Having seen the effects of the 2016 election on the Hispanic and Latino communities within the U.S., how has your inspiration evolved? CUBRIá: I hope this play is a necessary piece of art (says the playwright, right?) I think that right now the two political parties in this country are obsessed with trying to understand Latinos, and I think they are confused that we're not all the same, that we don't have the same views or values. What's funny to me is I sit around the dinner table during Christmas in Mexico, and there are conservatives and there are deeply progressive people—I have tíos who say deeply offensive things and tías who say really dope, open-minded things that I can't believe a 60-year-old Mexican woman is saying, right? So, we are not a monolith. We're humans. We're people with nuance. 

HOW HAS YOUR EXPERIENCE IN SARASOTA BEEN IN RESEARCHING FOR THE PROJECT?  CUBRIá: The Florida Studio Theatre clearly has given money to a Mexican writer to write a play for this community. I made it very clear that I was excited by how genuinely and aggressively Florida Studio Theatre wants to reach their Latino audience that is around this theater. I can say that the theater has set me up with so many interviews with wonderful community members this week. I texted my wife last night, “God, I love Latino people,”  because I've gotten to spend so much time with them this week. Every theater in America has failed underrepresented communities. The classical theater of Harlem, of course, has not failed because they are within a Black, Indigenous and People of Color community, and they have always known there is racism in America. The larger American theaters needs to do better. I think some institutions like Florida Studio Theatre are actively putting in money (which is the most important thing) and resources to do better. So I want to applaud those actions.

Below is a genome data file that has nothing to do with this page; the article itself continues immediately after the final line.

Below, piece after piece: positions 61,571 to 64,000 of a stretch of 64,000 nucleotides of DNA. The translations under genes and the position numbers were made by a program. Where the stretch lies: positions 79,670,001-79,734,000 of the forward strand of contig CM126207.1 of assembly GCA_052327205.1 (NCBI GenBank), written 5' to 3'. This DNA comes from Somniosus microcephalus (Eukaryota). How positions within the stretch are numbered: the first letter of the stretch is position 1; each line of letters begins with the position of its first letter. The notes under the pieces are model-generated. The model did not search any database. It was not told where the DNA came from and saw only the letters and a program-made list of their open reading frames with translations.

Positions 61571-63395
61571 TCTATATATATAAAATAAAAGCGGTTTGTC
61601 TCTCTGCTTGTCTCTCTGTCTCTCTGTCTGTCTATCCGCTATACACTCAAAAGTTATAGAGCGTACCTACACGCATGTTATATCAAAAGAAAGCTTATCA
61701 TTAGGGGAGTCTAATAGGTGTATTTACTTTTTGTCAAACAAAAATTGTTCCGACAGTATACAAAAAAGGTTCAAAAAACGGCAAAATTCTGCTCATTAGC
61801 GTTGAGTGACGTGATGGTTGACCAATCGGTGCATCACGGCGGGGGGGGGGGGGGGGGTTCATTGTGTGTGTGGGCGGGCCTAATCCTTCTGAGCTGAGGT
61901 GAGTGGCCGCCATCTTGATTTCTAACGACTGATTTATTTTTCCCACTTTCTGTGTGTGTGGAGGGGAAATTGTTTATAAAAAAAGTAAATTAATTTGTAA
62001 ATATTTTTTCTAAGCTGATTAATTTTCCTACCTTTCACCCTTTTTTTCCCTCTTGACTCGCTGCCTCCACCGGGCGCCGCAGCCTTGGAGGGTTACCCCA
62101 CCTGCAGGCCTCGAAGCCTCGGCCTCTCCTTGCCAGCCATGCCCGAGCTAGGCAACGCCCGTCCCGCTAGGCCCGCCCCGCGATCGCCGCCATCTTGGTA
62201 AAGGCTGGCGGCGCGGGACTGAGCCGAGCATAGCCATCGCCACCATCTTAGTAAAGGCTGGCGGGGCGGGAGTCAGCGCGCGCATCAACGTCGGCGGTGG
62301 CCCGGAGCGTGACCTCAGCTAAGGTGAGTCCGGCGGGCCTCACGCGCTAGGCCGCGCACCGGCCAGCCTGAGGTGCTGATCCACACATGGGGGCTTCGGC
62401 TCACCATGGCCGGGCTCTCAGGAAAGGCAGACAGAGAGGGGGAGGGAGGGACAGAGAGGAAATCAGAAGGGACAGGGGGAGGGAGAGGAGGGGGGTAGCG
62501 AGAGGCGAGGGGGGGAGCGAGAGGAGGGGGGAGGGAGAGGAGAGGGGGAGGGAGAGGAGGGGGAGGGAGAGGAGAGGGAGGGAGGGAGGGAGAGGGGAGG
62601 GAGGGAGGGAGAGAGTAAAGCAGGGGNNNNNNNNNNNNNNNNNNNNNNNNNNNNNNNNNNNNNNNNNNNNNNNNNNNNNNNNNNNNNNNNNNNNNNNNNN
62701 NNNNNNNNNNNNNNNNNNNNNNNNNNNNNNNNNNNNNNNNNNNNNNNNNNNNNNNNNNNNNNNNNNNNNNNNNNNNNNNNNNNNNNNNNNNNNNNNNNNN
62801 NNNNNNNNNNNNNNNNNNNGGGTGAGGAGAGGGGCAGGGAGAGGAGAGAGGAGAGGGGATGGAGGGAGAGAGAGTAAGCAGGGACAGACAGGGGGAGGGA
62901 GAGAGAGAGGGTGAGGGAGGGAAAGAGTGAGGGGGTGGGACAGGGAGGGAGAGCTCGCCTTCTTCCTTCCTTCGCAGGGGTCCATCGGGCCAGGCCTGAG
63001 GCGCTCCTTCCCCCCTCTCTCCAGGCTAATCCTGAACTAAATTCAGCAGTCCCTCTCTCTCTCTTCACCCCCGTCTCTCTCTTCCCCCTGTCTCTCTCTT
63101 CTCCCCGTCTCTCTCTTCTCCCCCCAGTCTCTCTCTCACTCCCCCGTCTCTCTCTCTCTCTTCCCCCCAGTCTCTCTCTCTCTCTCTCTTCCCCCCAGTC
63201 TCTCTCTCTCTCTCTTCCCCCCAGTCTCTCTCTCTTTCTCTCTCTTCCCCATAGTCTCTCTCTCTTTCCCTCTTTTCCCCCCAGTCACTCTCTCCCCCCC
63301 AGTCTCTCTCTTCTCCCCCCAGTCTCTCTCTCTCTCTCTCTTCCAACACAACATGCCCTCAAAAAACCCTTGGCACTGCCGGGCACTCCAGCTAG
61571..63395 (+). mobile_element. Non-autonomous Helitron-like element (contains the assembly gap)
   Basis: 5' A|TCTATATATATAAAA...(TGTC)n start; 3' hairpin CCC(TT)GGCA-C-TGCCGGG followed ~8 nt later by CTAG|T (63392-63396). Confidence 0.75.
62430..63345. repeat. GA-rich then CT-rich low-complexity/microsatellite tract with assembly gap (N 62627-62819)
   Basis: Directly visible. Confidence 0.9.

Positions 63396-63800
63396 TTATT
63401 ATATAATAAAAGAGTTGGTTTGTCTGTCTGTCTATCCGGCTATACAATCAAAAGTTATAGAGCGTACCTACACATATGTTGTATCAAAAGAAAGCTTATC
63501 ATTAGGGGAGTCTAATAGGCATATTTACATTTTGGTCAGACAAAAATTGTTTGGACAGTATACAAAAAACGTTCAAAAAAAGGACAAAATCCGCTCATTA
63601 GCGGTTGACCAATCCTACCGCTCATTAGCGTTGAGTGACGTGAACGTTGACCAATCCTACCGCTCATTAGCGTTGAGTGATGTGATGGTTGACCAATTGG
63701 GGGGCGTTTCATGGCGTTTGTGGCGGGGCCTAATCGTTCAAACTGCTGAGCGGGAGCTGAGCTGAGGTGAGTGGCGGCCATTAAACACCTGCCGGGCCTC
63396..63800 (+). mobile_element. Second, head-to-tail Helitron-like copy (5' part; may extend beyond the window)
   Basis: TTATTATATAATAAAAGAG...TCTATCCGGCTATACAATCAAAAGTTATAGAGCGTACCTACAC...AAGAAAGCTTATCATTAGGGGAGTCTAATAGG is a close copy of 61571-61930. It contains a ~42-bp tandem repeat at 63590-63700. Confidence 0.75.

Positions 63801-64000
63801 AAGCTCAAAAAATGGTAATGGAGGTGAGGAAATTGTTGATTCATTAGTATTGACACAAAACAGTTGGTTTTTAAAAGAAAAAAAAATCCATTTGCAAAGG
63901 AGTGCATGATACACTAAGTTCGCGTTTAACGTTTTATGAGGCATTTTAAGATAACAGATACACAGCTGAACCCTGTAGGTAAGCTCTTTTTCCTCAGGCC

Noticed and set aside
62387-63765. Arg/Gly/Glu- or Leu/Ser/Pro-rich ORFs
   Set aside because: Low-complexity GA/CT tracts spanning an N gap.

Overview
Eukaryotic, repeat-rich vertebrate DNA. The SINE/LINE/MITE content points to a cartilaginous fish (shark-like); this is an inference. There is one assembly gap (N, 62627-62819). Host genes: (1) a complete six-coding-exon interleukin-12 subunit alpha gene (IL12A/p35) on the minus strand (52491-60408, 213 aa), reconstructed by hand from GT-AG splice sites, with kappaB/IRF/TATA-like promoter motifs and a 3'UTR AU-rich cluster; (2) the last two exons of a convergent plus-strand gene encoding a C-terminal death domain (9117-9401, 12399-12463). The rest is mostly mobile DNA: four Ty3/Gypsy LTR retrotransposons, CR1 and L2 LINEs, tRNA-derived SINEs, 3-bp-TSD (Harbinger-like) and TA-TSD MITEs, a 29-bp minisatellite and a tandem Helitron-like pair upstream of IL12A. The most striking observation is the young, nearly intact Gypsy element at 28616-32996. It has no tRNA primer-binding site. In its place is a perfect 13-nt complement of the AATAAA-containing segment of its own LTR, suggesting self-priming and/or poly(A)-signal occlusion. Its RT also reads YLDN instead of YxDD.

You've mentioned that the notion that “Everyone within Latin America thinks the same thing or has the same opinions politically,” is misguided at its core. What are some ways you're unpacking this concept in your work. CUBRIá: The premise of the play (as of today, which may change), is that a professor of Latinx studies, a woman named Paola, is called to a secret meeting in a hotel conference room. She doesn't know where she is, but there is a political party present—we never say Republican or Democrat because to be frank, I'm interested in making fun of both parties for their lack of understanding of my community. The political party calls her into this conference room, and they ask her to explain how to reach the “Hispanic/Latino/Latina/Latinx/Latine Vote”, which they keep saying throughout the play because they're confused about which word to use. That's the premise of the play. She is going to try to explain the nuances to them. And it's a comedy, it's a farce, and so hopefully it leads to funny jabs that punch at people in power.

What are  A FEW PIECES OF literature written by Latino authors that have inspired you as a writer? CUBRIá: One book that I just love is by this reporter named Paola Ramos called Finding Latinx: In Search of the Voices (2020). She’s why I named the lead character in my play Paola. And to be honest, this book had a major effect on how I'm approaching this play because she just went all around this country and interviewed varying different Latinx, Latino people about their identity, their humanity and you just see how varying and nuanced it is. I cried so many times reading that book. It is a really, really beautiful piece of literature. In terms of plays, I just want people to produce more Latino plays and to read them. There are so many good Latinx playwrights: Fernanda Coppel, Mando Alvarado, Frankie Gonzalez, Guadalis Del Carmen, and Juan Villa are all great. Jasmine Rosario is an amazing Afro-Latina playwright in Houston, Texas. People should go support Latino plays.